Sunday, December 20, 2009

Watching a Dream Unfold...or slip from your fingers...



Amongst the hustle and bustle of a crazy holiday weekend, I set my watch alarm and my DVR to watch the epic event of my favorite sport...the Ironman World Championship in Kona Hawaii.

Like the Super Bowl is to Football and the World Series is to baseball, "running Kona" is the pinnacle of Ironman Triathlon. To make it to "the show" is an honor. To finish it is something truly worth celebration. To miss the cut off in this competition is a heartache like no other in the sport of triathlon.

As I watched this drama unfold, I felt the exhilaration of the start. The pros talked about the 30 minutes before the gun goes off as the most frustrating time in the race. You just want to get started. I knew that feeling so well; that uneasiness in the pit of your stomach and the lump in your throat.

As I watched the gun go off and the mass move forward, I closed my eyes and I was in the water getting pushed and shoved and even moved forward by the mass of people. I was so relieved to be started towards my dream. The excitement in the show was so moving. Is it any wonder that this telecast spawns so many new triathletes. You want that feeling. You want that drive and vision. You want that victory.

But as I watched the end of the swim segment and the bike segment, I felt the heartache of two athletes: Kyle Garrett and Rudy Garcia-Tolson.

Kyle Garrett, cancer survivor and heart transplant patient misses the swim cut off by 7 seconds. As I watched this unfold, the tears rolled down my face and they just wouldn't stop.

But it wasn't until they showed Rudy Garcia-Tolson that the emotion of their day came to a climax. Rudy is a double amputee that can only handle a bike using his prosthetic legs and his glute muscles. As they stopped him at bike transition because he missed the bike cut off, Rudy was quite composed. He said he had given it everything he had and there was nothing more he could have done. His reaction reminded me of mine at mile 110 of the bike as I was stopped by the officials and my chip was removed. There were no tears....I knew I had done everything I could do on that day...no need for emotion.

But on this December day, I realized that I had not fully worked through the emotion of letting that dream slip away. Watching someone else experience the same thing brought it all to a head and I finally DID cry...and I cried a lot. When you can feel the emotion and see it unfold in front of you instead of being in the midst of it, it is so powerful. I felt for Rudy...I felt for me.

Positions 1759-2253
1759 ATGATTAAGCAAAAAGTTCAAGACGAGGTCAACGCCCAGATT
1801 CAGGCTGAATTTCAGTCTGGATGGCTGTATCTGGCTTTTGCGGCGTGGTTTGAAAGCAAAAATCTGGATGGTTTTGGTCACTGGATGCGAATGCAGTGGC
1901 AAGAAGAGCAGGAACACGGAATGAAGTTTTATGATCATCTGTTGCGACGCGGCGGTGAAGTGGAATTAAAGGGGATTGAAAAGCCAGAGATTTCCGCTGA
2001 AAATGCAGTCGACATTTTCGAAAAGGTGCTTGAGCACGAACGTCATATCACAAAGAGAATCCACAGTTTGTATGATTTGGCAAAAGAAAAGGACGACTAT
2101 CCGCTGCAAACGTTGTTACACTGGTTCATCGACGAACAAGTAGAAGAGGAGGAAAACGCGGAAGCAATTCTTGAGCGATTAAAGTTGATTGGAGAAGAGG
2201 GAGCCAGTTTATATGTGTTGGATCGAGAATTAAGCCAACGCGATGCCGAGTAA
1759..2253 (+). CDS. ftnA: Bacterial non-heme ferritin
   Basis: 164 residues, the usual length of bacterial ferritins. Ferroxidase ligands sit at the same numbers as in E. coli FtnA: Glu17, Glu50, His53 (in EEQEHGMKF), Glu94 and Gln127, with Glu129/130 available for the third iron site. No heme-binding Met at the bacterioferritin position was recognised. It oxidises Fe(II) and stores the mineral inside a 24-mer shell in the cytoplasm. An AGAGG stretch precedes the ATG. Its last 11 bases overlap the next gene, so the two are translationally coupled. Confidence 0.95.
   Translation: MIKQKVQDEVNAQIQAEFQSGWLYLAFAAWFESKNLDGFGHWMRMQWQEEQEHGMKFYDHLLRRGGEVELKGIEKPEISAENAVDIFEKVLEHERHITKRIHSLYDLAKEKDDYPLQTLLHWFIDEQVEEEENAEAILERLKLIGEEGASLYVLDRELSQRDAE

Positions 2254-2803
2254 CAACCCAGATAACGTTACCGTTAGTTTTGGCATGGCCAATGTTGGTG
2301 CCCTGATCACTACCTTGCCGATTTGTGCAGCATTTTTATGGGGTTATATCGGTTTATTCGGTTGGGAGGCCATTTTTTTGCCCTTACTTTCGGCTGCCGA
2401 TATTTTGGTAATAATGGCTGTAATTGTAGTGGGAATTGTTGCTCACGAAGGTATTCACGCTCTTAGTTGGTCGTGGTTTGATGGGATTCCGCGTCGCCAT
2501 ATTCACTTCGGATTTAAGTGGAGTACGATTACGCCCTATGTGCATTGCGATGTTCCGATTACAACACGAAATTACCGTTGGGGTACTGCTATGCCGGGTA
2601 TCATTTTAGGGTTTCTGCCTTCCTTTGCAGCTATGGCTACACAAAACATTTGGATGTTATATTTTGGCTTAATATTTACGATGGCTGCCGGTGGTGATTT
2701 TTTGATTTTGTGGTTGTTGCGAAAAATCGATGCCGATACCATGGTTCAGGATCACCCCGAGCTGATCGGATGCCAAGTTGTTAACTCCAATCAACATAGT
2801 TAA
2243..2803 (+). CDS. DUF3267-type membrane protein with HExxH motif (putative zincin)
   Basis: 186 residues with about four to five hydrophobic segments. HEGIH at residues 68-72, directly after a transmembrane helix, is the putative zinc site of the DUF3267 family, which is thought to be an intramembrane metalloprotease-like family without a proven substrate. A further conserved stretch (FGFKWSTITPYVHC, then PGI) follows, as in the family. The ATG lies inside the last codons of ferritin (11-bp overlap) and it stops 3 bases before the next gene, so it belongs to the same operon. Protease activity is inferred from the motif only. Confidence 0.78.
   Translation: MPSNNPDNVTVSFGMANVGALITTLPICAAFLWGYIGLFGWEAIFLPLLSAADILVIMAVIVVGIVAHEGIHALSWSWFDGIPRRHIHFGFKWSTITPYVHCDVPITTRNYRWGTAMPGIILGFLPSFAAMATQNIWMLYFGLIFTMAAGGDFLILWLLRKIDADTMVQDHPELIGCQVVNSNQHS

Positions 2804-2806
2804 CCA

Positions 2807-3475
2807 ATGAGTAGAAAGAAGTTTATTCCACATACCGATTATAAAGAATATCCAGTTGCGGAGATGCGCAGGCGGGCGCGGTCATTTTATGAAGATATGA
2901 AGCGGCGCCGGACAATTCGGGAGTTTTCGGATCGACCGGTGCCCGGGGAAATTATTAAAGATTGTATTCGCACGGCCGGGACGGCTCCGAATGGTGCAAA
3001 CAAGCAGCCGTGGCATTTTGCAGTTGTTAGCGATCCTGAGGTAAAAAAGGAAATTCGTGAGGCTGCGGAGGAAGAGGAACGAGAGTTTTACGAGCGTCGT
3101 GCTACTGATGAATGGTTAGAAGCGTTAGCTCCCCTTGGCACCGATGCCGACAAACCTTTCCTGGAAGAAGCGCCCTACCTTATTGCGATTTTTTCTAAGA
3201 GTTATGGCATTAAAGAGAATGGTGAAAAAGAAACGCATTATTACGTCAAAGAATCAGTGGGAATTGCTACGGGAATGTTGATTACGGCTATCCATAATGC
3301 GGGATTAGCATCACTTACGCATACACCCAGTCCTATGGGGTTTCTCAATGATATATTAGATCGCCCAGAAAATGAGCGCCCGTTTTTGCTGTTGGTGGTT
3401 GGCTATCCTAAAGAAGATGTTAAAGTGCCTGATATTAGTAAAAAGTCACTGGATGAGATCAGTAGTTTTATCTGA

I am happy to report that Rudy is now an Ironman. He completed Ironman Arizona a few weeks later.

My day is coming...My hurdles are different than Rudy's or Kyle's but we share that common desire....to win our own race in our own way. My hurdles seem so simple to others while to me they are a constant battle that I face every day.

No more tears. Im so ready for the new year, the new season, the new me, and the newest chapter of the journey. Im ready to surround myself with positive people and keep a coach with true vision. I am eager to be the person I know I can be: she is just hiding and being beaten down by addiction and lack of self esteem. If I can slay those demons...she will take charge.

2 comments:

ONEHOURIRONMAN said...

You know, I always get teary eyed when I watch IMWC also. Having finished one race (IMAZ Ap 08), that by all odds I should not have, I too "feel" what these athletes are feeling. The difference is most of these athletes are "challenged" and my only challenge is being an overweight "old" guy.

Aren't we lucky that we can do something about that? Or at least one part of it? (Although the fountain of youth is somewhere here in Florida, isn't it?)

The third challenge that most IMers share and isn't so visible but is probably the toughest one to overcome (took me 20 years) is confidence of success. Conquering this one sets you free.

So here's my wish for you in 2010. May you finally be set free.

Cheers!!

Elizabeth the Marathon Girl said...

I had the same emotions watching the telecast. You will be an Ironman one day and I hope I am lucky enough to be there with you!